"The label said ‘What do you want to do next, lads?’ and we laughingly said, ‘Christmas song!’": Justin Hawkins on the creation of The Darkness' festive classic

The Darkness promoting Christmas Time (Don't Let The Bells End) in 2003
(Image credit: Getty Images)

The Darkness were on the crest of a wave as 2003 drew to a close. In the space of 12 months, the Lowestoft rockers had gone from much-loved cult concern on the London circuit to one of the biggest-selling acts of the year, their debut Permission To Land going to Number One and selling in the multi-millions. There was only one way to see out this triumphant year and that was by crowning it with their very own Christmas song. Christmas Time (Don’t Let The Bells End) was released in December 2003 – 20 years ago this month – and last year, frontman Justin Hawkins told The New Cue all about its creation.

“We hadn’t been signed to Atlantic very long and the relationship was really fresh and exciting, we were just best friends really,” Hawkins explained. “I remember Max Lousada, who was second in command at Atlantic, said to us, ‘What do you want to do next, lads?’ and we laughingly said, ‘Christmas song!’ expecting them to shoot it down but then they went, ‘Yeah, alright, cool.’”

Handing the band a list of producers, engineers and studios they could take their pick from, the quartet chose Canadian rock royalty Bob Ezrin to man the mixing desk, also enlisting feted engineer and mixer Cenzo Townshend and pinpointing Abbey Road as the spot where they wanted to record. “Basically, it was like a best of really in terms of the three elements of it,” recounted Hawkins.

All they had to do now was actually write a Christmas song. “We’d usually acoustically develop things after we’ve riffed them out and come up with something stupid in a room. Then we were back in the rehearsal studio and Bob Ezrin came down and had a listen,” remembered Hawkins. “I think he suggested a key change and helped me with the lyrics a little bit. It was cool because I would never think to do a repeat line. I never do stuff like that, so in the second verse, there’s a bit where it finishes with hurts on two lines, just to double down on the hurt, and I would normally try and rhyme it with shirt, or Burt, so that was a brilliant piece of input and it really helped me as a songwriter and that was Bob Ezrin. Once he was happy, he just went off and that was it. We didn’t see him until we were back in Abbey Road.”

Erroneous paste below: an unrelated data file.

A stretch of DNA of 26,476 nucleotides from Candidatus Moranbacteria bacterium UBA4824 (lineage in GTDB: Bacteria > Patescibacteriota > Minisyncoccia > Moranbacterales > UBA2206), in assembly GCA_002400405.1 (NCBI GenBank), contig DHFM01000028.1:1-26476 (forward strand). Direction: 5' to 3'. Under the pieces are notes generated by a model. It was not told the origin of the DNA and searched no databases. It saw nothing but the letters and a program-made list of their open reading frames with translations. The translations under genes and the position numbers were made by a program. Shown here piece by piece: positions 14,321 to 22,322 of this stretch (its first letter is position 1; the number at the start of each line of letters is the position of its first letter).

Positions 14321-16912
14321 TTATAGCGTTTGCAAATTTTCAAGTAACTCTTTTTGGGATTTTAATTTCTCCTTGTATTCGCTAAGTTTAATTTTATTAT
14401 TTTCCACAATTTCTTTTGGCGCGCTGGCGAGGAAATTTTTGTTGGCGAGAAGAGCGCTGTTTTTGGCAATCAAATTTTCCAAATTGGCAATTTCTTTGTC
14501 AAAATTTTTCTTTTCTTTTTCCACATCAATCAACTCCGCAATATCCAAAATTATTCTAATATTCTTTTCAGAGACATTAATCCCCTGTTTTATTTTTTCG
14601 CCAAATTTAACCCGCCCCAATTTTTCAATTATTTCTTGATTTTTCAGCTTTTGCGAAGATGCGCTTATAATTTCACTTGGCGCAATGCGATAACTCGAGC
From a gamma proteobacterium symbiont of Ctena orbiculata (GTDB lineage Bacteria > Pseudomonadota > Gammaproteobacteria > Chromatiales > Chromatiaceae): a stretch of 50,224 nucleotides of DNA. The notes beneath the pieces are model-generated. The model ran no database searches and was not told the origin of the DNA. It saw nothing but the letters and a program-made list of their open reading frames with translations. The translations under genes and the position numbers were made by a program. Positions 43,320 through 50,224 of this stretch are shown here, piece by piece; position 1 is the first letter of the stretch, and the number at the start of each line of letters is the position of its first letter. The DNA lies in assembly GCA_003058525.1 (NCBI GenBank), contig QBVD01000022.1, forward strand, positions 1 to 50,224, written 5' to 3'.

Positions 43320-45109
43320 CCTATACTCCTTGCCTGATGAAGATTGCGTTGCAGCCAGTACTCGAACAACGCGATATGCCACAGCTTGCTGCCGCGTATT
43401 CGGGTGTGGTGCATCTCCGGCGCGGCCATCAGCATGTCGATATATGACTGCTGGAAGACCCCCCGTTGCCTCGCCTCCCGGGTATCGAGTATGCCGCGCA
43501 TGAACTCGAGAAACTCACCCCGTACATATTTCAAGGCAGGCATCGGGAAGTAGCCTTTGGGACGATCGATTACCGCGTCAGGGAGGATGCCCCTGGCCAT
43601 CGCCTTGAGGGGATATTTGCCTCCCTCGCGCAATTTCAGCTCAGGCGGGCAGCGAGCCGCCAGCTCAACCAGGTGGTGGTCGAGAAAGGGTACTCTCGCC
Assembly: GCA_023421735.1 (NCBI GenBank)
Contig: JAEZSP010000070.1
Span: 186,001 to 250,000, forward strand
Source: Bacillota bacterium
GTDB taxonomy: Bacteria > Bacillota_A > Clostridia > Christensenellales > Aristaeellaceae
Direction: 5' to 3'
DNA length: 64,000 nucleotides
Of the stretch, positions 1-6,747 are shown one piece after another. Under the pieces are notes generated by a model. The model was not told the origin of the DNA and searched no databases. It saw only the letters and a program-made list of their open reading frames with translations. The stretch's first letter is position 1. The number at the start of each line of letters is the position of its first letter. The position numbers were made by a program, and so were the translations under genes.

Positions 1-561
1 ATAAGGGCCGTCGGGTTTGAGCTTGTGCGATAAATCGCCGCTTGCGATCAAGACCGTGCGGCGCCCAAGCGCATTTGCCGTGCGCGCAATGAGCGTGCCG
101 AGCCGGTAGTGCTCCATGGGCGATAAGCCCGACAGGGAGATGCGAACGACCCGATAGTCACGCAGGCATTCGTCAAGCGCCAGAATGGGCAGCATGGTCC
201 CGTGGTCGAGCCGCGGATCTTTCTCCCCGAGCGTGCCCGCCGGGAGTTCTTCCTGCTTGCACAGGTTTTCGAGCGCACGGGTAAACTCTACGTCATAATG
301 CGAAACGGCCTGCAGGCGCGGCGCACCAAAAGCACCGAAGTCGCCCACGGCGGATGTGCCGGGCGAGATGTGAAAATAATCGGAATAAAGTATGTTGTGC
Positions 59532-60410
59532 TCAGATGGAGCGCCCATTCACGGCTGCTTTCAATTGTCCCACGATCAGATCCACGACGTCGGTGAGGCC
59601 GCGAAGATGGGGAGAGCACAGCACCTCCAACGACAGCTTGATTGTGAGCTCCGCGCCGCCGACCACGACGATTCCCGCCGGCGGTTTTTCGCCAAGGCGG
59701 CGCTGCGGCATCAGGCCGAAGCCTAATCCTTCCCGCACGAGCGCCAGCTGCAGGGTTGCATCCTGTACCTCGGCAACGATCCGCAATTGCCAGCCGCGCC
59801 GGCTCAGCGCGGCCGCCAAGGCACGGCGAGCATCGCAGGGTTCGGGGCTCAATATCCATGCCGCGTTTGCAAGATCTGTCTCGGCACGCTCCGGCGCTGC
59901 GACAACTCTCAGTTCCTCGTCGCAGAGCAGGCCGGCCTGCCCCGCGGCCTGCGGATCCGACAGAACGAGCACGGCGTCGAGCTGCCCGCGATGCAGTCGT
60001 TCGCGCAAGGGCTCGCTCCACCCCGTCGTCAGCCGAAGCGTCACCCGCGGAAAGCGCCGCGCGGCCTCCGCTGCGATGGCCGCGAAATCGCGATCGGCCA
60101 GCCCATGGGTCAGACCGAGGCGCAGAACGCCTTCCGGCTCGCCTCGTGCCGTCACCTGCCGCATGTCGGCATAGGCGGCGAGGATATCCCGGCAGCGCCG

Working with Ezrin was a hoot, Hawkins explained, saying that despite the fact he’d produced some of their favourite records and was considered one of the world’s top producers, he was really just a great laugh. “I think the people that you meet along the way who really are in the upper echelons of this trade, people like him, they don’t take themselves that seriously, they’re not po-faced, they’re not like, ‘Oh, I’ve done this and I’ve done that,’ they’re not like that,” Hawkins said. “He’s actually just like one of us, just a bloke you can just have a laugh with.”

That sense of fun is evident in the song The Darkness emerged with, a silly and brilliantly ridiculous addition to their catalogue, a track so high-spirited that not even the fact Gary Jules’ sombre reworking of Mad World beat it to Number One. “I remember the chart battle being something that everybody else was talking about and we didn’t care about at all, couldn’t care less,” Hawkins shrugged. “I was on holiday in France… couldn’t give a shit, and then on the Wednesday, which was the midweek charts day, I got a phone call saying, ‘You know what, there’s a possibility it might go to Number One, you’re going to be required to do some promo, come back to England.’ So I did and I wish I hadn’t bothered. I really do. It didn’t make any difference. We were in the lead on the Wednesday, I came back and did some promo and then we lost. What does that tell you?! Stay on holiday, take the moments, enjoy the time.”

A few years later, Hawkins ran into Jules in an airport and the singer-songwriter was apologetic about beating them to the top of the charts. “I was like, ‘what are you apologising for? Congratulations, who cares?!’. He was a nice guy and it was a great song. But the thing about Christmas songs is, as opposed to any other type of song that’s number one at Christmas, it’s always gonna come back. I think every year now it seems to be Number One in the Rock Charts at least and that’s enough of a totemistic screenshot to be able to impress my mum, so that’s alright innit?”. It certainly is. Watch the video to Christmas Time (Don’t Let The Bells End) below:

Niall Doherty

Niall Doherty is a writer and editor whose work can be found in Classic Rock, The Guardian, Music Week, FourFourTwo, on Apple Music and more. Formerly the Deputy Editor of Q magazine, he co-runs the music Substack letter The New Cue with fellow former Q colleagues Ted Kessler and Chris Catchpole. He is also Reviews Editor at Record Collector. Over the years, he's interviewed some of the world's biggest stars, including Elton John, Coldplay, Arctic Monkeys, Muse, Pearl Jam, Radiohead, Depeche Mode, Robert Plant and more. Radiohead was only for eight minutes but he still counts it.